In general, dreams are a mix of elements dependent on the emotional stimuli of the previous day. The impressions of the day are often so frivolous that they are hard to recall. At night, however, randomness becomes meaningful. Responding to our @1granary Instagram stories, one follower admits, “I remember dreaming of a really cool design and wanting to wake up to draw it but I couldn’t.” No matter whether the respondent has seen the design before or not, the responsible mechanism reflects a powerful tool: the tiniest possible source of inspiration that would slip one’s conscious attention can be picked up by the subconscious and revealed in one’s dreams. The mind is like a parent regularly reminding an oblivious teenager of essential details.

Visualisation of dream by @weallstartasstrangers

Dreams are limitless, they follow no logical scenario. Which creates an abundance of new ideas beyond one’s awareness. The mind’s ability to condense and displace sensations into a dream offers various interpretations of its hidden meaning. Thus, dreams enable new perspectives and entirely extraordinary realities. This reflects an outstanding opportunity from which to derive creative input. Even more so as dreams serve as problems-solving tools, or respectively, one’s psyche does. Upon waking, the mind instantly tries to draw connections between the memories and ideas as they starred in one’s dream content. And thanks to the nightly think tank, any possible link might turn out as the very moment an idea gets born. 

Visualisation of dream by @miaminyounggil

One’s pile of suppressed emotions might now become an indefinite source of inspiration.

Dreams show up as a patchwork of short-term and long-term memories. In times of self-isolation, the subconscious has only little short-term information to process. Now, dreams seem to deal with deep-rooted emotions and lasting impressions. As such, one respondent wrote, “I was sitting in an open field, while Tim Walker’s V&A exhibition Tim Walker: Wonderful Things came into life – the people as well as the animals!” Simultaneously, one’s pile of suppressed emotions might now become an indefinite source of inspiration. The psyche is brimming with suppressed wishes, fantasies, feelings, fears, trauma and thoughts. From precise visions, like a yellow plastic badminton suitcase coming down the Balenciaga runway, to recurring dreams about snakes – scribbling down whatever you can recall from your dreams might replace research as the new source of inspiration.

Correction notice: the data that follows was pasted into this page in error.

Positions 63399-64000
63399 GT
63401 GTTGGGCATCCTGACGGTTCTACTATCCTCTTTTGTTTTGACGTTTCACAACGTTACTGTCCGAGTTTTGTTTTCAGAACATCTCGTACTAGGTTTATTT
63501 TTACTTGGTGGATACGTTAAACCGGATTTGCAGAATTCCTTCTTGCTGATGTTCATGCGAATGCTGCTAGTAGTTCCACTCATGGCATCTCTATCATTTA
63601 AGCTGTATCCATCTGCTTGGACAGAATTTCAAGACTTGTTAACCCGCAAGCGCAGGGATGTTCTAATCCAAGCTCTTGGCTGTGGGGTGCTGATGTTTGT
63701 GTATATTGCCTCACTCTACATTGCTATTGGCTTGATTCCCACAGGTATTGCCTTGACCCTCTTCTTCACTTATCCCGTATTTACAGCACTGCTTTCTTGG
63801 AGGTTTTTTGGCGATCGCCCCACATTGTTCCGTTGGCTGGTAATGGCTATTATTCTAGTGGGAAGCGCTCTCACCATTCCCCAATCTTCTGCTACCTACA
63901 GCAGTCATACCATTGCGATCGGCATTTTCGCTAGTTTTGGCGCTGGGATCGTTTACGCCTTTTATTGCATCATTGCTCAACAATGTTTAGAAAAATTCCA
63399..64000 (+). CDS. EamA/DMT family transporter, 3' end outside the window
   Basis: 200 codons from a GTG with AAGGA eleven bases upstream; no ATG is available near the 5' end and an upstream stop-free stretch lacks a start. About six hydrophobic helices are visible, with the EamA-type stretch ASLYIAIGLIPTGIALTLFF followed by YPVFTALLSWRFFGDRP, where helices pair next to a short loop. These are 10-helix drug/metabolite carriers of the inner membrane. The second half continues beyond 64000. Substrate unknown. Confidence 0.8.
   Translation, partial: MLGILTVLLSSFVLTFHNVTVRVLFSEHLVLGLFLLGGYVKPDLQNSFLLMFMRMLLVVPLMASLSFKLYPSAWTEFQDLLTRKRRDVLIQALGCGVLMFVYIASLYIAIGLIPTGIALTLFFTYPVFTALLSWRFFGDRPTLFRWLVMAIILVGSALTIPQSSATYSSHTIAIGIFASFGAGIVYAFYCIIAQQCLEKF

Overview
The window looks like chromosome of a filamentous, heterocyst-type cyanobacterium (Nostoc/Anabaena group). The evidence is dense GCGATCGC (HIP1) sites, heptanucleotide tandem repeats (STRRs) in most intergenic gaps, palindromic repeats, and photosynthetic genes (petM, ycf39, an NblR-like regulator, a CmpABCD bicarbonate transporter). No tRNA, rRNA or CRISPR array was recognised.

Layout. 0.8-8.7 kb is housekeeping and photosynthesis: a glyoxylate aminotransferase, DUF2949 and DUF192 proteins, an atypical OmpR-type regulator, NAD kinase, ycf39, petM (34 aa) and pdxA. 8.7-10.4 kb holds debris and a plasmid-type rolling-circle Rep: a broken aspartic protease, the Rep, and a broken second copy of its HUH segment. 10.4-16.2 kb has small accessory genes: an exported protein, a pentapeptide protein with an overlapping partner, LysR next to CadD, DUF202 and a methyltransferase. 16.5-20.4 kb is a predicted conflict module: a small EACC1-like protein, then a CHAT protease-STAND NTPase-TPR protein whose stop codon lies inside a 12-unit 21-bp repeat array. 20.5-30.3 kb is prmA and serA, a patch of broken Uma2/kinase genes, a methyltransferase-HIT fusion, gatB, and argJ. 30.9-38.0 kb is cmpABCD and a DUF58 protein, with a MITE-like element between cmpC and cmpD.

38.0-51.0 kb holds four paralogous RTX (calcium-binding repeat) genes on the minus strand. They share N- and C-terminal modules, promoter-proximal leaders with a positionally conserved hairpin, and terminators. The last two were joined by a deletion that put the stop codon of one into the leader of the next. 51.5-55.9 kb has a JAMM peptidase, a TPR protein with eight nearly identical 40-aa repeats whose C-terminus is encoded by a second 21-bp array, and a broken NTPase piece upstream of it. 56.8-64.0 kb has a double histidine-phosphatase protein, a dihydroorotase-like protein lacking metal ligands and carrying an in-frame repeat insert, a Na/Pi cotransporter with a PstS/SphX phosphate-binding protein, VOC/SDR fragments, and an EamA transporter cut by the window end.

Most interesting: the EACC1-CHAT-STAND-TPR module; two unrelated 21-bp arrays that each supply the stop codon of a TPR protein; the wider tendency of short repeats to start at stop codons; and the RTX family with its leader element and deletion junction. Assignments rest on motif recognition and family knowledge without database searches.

"A guy fully dressed in antivirus gear was letting me sneak backstage of an Alexander Wang show." Collage by Georgia Canning

Now more than ever, the industry has the opportunity to heal itself from within. The current breakpoint grants the necessary time to reflect on each and everyone’s mental state of mind. Further, if we learned how to pay attention to our inner voices, we could find answers to how to move away from an unhealthy environment with extensive expectations, dreadful deadlines, and a mentality that eliminates rather than fosters creativity. There is a silver lining in a world over which COVID 19 had cast a cloud – and it might be just one dream away.

1 Granary

Magazine Issue 6

With unprecedented honesty and depth, 1 Granary Issue 6 dives into the work and lives of fashion designers today. As a response to the construction of desire and personality cults that govern our industry, the magazine steps away from the conventional profiles and editorials, focussing instead on raw work and anonymous, unfiltered testimonies. For the first time ever, readers are given a truthful insight into the process, dreams, fears, hardships, and struggles of today’s creatives.

Buy Now